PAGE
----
How to Make it Through December With a Chronic Illness

December is often a difficult month for people but it can be especially difficult for people who live with a chronic illness or chronic pain. There is always so much to do and no energy to do it. How on earth do people make it through December?

What Makes December Such a Difficult Month to Get Through?

December can be such a difficult month to get through for a multitude of reasons.

If you don’t celebrate or don’t feel like celebrating Christmas, you can’t escape it. It’s everywhere and hard to ignore. And if you do celebrate it, December can be an expensive month and, very often, money is already short. So buying gifts, festive food and all the little extras can bring more financial worries.

Click here for ideas on how to cut down on the cost of Christmas

There’s always extra work involved too with more cooking, cleaning, shopping and wrapping gifts. Getting through normal days is difficult enough but the extra work takes energy that doesn’t exist.

Outings, meals out, visiting and meeting people are often not easy if you live with a chronic illness but sometimes you feel that you need to do what other people expect. If you go, you might feel uncomfortable or have worsened symptoms over the next few days. If you don’t go, you might feel guilty or feel as though you’re missing out.

People feel lonely more than ever because it seems as though ‘everyone else’ is celebrating with families or friends. It’s also a difficult time for anyone who’s grieving the loss of a relative or friend. An empty chair at a table always seems more poignant at this time of year.

Also, because December is so busy, you might forget to take care of that very special person in your life – yourself. While your mind is on gifts, decorations and festive food you might forget your own needs. By halfway through the month, you’re starting to wane. By Christmas, you’re too exhausted and stressed to enjoy it. And by the end of the month, you probably want to sleep until June.

How to make it through December with a chronic illness. Picture of some branches of a Christmas tree with some bronze coloured baubles.

How to Make it Through December

I was trying to think of a few things which might help people make it through December. I really should have posted this at the start of the month but life (storms, power cuts, no internet and a sprained ankle along with my normal pain) kind of got in the way so I’m a bit late, but, hopefully, it will still help.

General Health

One of the most important things that you can do to make it through December is to take care of yourself as best as possible. Winter has arrived in the UK and it announced its arrival without grace or dignity. During the winter months, it’s especially important to look after your general health. Try to eat a healthy, well-balanced diet if you can and perhaps top up with some supplements.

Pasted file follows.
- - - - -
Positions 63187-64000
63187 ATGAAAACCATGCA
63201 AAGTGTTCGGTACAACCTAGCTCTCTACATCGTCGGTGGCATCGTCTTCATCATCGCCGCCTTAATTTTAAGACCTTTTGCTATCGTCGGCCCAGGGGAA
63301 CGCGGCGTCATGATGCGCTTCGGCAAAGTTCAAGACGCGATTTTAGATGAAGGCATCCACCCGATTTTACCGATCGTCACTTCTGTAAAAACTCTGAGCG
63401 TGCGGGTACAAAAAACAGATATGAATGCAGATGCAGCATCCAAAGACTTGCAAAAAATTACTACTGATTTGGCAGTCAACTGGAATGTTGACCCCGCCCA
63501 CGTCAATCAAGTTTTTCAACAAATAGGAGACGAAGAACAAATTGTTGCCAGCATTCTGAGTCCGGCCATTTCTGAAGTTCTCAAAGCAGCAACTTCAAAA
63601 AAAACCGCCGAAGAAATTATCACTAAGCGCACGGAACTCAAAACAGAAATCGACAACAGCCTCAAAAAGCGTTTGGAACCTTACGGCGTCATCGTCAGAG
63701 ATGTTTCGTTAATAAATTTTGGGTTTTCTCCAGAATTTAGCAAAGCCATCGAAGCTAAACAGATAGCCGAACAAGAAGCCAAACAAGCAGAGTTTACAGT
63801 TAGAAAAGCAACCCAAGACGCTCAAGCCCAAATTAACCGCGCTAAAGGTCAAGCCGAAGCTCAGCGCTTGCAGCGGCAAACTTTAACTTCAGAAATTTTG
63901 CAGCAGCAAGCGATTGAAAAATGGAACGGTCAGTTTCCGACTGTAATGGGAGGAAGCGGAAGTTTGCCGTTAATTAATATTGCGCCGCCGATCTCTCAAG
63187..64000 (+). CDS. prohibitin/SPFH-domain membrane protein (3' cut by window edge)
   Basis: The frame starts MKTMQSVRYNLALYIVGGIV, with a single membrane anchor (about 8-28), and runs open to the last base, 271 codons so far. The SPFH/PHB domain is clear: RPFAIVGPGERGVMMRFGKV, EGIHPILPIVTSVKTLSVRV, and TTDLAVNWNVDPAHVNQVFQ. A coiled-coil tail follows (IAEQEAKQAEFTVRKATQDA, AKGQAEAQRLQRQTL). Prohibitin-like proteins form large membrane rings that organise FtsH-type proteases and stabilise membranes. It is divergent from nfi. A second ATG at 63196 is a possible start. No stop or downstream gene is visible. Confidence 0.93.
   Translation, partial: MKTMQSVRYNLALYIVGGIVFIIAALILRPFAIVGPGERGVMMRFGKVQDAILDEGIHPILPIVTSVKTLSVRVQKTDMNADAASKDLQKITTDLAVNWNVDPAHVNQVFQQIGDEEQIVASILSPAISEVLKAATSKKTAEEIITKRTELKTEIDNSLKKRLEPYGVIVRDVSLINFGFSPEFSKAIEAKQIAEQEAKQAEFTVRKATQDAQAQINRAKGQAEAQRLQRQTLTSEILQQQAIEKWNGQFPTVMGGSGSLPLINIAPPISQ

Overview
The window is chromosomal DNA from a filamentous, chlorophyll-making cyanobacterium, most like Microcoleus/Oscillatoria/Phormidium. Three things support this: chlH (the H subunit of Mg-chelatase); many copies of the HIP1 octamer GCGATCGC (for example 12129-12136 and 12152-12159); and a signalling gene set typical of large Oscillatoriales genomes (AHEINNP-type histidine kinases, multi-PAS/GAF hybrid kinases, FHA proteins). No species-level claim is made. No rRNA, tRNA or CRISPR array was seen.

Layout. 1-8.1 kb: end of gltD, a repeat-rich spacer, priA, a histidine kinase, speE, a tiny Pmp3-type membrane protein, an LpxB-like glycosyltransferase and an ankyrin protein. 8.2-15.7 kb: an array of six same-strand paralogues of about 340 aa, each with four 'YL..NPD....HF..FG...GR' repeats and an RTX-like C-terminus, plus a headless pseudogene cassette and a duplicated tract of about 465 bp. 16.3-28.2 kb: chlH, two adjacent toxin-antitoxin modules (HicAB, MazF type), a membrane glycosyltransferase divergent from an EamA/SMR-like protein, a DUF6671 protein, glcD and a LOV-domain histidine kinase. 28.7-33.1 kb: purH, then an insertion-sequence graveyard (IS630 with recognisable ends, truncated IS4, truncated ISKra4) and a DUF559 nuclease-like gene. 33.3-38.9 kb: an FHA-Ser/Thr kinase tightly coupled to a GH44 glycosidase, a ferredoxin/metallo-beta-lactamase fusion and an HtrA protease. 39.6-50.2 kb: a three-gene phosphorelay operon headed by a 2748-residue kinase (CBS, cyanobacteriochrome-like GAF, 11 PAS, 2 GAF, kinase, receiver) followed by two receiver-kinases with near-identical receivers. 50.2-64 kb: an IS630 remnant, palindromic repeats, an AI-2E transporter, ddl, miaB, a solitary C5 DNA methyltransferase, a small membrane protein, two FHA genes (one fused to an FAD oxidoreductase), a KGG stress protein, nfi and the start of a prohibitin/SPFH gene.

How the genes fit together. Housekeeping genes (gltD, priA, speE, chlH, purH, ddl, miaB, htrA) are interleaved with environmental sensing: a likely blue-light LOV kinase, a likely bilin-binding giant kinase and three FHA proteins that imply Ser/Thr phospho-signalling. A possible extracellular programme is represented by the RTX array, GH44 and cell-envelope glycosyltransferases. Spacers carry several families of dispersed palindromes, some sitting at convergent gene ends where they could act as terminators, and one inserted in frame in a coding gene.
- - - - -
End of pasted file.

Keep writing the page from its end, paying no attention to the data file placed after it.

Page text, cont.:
Medications and Prescriptions

This is so important. If you take any medications, remember to take them on time. It’s easy to forget so set a timer. One missed dose can lead to stuff nightmares are made of.

Click here to learn more about managing medication effectively

Also, remember to check when your repeat prescription is due. If it’s due during the Christmas and New Year holidays, you’ll have to order it a little earlier. If missing one dose of meds leads to nightmares, imagine running out of meds altogether.

Make Yourself a Care Package

This might sound a little bit extravagant, but please do this. Fill a box with some nice bubble bath, moisturiser, calming essential oils, scented candles, heat pads, some relaxation music and books. And chocolate…don’t forget the chocolate. Put anything into it that you enjoy or things that will help you to relax. Then take some time out of life every day to enjoy the contents.

Cut Back on Stress

Stress is probably the worst gift we can receive at Christmas but most of us give it to ourselves every year. When you feel stress is rising, try to sit down and breathe. Take a few minutes away from stressful situations. Open that care package you made for yourself and breathe in some calmness.

I have a couple of posts on my blog relating to stress which you might find useful.

Stress-free Christmas
How Pain or Illness is Affected by Stress

Food – Do You Have Special Dietary Needs?

Since being diagnosed with coeliac disease, I realised that there was lots of food I couldn’t have. That always seems worse around Christmas when shelves are full of festive fayre. However, by reading food labels, I’ve found lots of alternatives so I don’t miss out.

So if you have special dietary needs, make sure to stock up some of your favourite treats. You don’t want to be watching everyone around you getting tucked into sweets or savoury snacks when there’s nothing suitable for you. And remember to put them somewhere safe out of everyone else’s reach.